A major disadvantage of all the past and present metabolic carts is the necessity for the use of ventilated hoods, face masks or nose clips that may cause discomfort or anxiety in subjects [15]. This can be compared to the claustrophobic nature of an MRI scanner which has been found to induce a cortisol response in patients during measurements [16]. Subject anxiety or discomfort during measurement may be reflected in an elevated RMR.

To eliminate these problems, a new WRIC was designed and built specifically for the measurement of RMR in humans. The present report evaluates the accuracy of RMR measurements with the new RMR_WRIC and compares it to the VH_MC and to that calculated with the ME [17] using the gold standards ethanol for the VH_MC and propane combustion [5] for the RMR_WRIC. This study demonstrates that RMR measured by the RMR_WRIC is more accurate than the VH_MC or that calculated by the ME [17]. The accuracy of the RMR_WRIC, VH_MC and the ME is presented in regards to both the gold standards and in human subjects.


Description of the new RMR_WRIC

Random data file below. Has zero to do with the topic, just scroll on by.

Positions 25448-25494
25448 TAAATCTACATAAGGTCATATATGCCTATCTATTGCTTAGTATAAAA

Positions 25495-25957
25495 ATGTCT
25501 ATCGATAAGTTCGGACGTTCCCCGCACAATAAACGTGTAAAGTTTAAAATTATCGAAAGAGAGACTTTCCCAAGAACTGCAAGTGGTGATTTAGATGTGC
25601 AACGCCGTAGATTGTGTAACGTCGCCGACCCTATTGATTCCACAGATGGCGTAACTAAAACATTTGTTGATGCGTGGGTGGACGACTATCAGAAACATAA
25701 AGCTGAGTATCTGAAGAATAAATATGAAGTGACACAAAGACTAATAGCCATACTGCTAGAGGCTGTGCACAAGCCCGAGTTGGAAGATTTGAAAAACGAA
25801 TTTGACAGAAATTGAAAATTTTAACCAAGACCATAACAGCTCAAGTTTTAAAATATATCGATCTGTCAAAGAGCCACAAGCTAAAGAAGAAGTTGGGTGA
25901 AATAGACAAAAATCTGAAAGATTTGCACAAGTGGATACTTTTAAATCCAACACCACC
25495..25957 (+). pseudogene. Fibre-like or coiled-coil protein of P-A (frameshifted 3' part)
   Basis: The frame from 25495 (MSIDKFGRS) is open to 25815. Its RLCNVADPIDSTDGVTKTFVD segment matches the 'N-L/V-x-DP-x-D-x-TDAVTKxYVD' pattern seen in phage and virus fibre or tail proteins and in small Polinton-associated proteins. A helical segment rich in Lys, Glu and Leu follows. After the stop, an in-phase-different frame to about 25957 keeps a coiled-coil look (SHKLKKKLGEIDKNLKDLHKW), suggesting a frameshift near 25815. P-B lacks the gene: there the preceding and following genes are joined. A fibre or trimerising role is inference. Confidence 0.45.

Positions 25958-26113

The RMR_WRIC at the New York Obesity Nutrition Research Center in Manhattan, NY is a 4,500 liter climate controlled room equipped with a standard size hospital bed (91 × 203 × 20 cm) and a small stereo for music entertainment. A large window and an intercom system are available so family members and investigators can observe and talk to the subject during RMR measurements. This new RMR_WRIC eliminates the need for any kind of head apparatus. The respiratory exchange is measured by the Promethion (model GA-06/ FG-01) integrated whole room indirect calorimeter system (Sable Systems International, Las Vegas NV). This is accomplished by flowing a fixed 100 L/min of fresh air through the RMR_WRIC chamber and obtaining a sample on the exhaust side of the system for measurement of O2 and CO2 concentrations (%). This research grade instrumentation is accurate to 0.001 % for mass air flow (liters), O2 and CO2 concentrations. Moreover, WVP of the sample gas stream is measured directly to 0.001 Kpa and utilized to continuously correct the VO2 and VCO2, along with mass air flow (L). This eliminates the need for any type of desiccants to dry the sample gas stream during metabolic measurements. The lack of desiccants eliminates any potential errors due to incomplete removal of moisture prior to analysis of sample gases and mass air flow [18]. Moreover, an instantaneous z-transformation mathematical model is applied to the continuous O2 and CO2 gas concentrations in order to account for the corrected room volume of 4,500 L in their response time to metabolic changes of the subject [19]. Energy expenditure (kcal), VO2 and VCO2, along with the RQ (VCO2/VO2) are then calculated (20) every minute during the RMR measurement. A schematic of the entire experimental protocol is shown in Fig. 1.